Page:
Success is walking from failure to failure with no loss of enthusiasm – Winston Churchill.
Success is walking from failure to failure with no loss of enthusiasm – Winston Churchill.
My earliest memory of a major international event was the assassination of John Kennedy but I was too young to understand its significance.
I have a vague memory of watching the funeral of Winston Churchill on TV but don’t think I knew much about him at the time.
I would have been at primary school when the first man walked on the moon and while I’m sure we were taught about it so I would have understood what an achievement that was I can’t remember where I was or what I was doing when it happened.
My first clear memory of an historic event is learning that Margaret Thatcher had become Britain’s first female Prime Minister which happened 31 years ago today.
I was supervising correspondence school lessons on Great Mercury Island that year but it must have been school holidays because I heard the news on a radio while on a bus in Auckland.
It prompted excited conversation among the passengers and we wondered how long it would be before a woman led New Zealand.
On April 24:
1184 BC – The Greeks entered Troy using the Trojan Horse (traditional date).
1533 William I of Orange (d. 1584), was born.
1581 Vincent de Paul, French saint (d. 1660), was born.
1704 The first regular newspaper in the United States, the News-Letter, was published.
1815 Anthony Trollope, English novelist (d. 1882), was born.
1862 American Civil War: A flotilla commanded by Union Admiral David Farragut passed two Confederate forts on the Mississippi River on its way to capture New Orleans.
1877 Russo-Turkish War: Russia declared war on Ottoman Empire.
1898 The Spanish-American War: The United States declared war on Spain.
1904 The Lithuanian press ban was lifted after almost 40 years.
1907 Hersheypark, founded by Milton S. Hershey for the exclusive use of his employees, was opened.
1913 The Woolworth Building skyscraper in New York was opened.
1915 The Armenian Genocide began when Ottoman authorities arrested some 250 Armenian intellectuals and community leaders in Constantinople.:
1922 New Zealand’s first Poppy Day.
1926 The Treaty of Berlin was signed. Germany and the Soviet Union each pledged neutrality in the event of an attack on the other by a third party for the next five years.
1953 Winston Churchill is knighted by Queen Elizabeth II.
1955 – The Bandung Conference ended Twenty-nine non-aligned nations of Asia and Africa finished a meeting that condemned colonialism, racism, and the Cold War.
1957 Suez Crisis: The Suez Canal was reopened following the introduction of UNEF peacekeepers to the region.
1960 A severe earthquake shook Lar in Fars province, Iran, killing more than 200 people.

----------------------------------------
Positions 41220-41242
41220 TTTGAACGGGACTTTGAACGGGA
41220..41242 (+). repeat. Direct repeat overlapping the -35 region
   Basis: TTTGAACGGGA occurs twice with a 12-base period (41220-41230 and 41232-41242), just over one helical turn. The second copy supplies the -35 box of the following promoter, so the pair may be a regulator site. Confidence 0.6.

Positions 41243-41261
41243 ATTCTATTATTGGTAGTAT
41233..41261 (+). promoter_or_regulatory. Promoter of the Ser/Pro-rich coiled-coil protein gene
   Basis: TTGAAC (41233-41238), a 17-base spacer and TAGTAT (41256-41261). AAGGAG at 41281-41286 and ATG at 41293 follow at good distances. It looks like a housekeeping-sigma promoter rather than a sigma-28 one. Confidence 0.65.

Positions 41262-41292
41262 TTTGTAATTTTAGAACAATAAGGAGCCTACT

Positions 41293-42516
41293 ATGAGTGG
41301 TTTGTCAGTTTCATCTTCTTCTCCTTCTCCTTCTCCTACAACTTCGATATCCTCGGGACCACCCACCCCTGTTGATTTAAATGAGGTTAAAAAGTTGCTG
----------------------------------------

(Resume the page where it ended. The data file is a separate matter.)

1961 The 17th century Swedish ship Vasa was salvaged.
1965 Civil war broke out in the Dominican Republic when Colonel Francisco Caamaño, overthrew the triumvirate that had been in power.
1967 – Vietnam War: American General William Westmoreland said in a news conference that the enemy had “gained support in the United States that gave him hope that he could win politically that which he cannot win militarily.”
1970 The first Chinese satellite, Dong Fang Hong I, was launched.
1970 – The Gambia became a republic with Dawda Jawara as the first President.
1971 Soyuz 10 docked with Salyut 1.
1980 Eight U.S. servicemen died in Operation Eagle Claw as they attempted to end the Iran hostage crisis.
1990 STS-31: The Hubble Space Telescope was launched by the Space Shuttle Discovery.
1990 – Gruinard Island, Scotland, was officially declared free of the anthrax disease after 48 years of quarantine.
1993 – An IRA bomb devastated the Bishopsgate area of London.
1996 In the United States, the Antiterrorism and Effective Death Penalty Act of 1996 was introduced.
2004 The United States lifted economic sanctions imposed on Libya 18 years previously, as a reward for its cooperation in eliminating weapons of mass destruction.
200 Cardinal Joseph Ratzinger was inaugurated as the 265th Pope taking the name Pope Benedict XVI.
2005 Snuppy, the world’s first cloned dog was born in South Korea.
2006 King Gyanendra of Nepal gave into the demands of protesters and restored the parliament that he dissolved in 2002.
2007 Iceland announced that Norway would shoulder the defense of Iceland during peacetime.
2007 – Gliese 581 d discovered by a Chilean observatory and believed to be a planet capable of holding extraterresial life.
Sourced from NZ History Online & Wikipedia
On April 5:
456 St. Patrick returned to Ireland as a missionary bishop.
1242 During a battle of the ice of Lake Peipus, Russian forces, led by Alexander Nevsky, rebuffed an invasion attempt by the Teutonic Knights.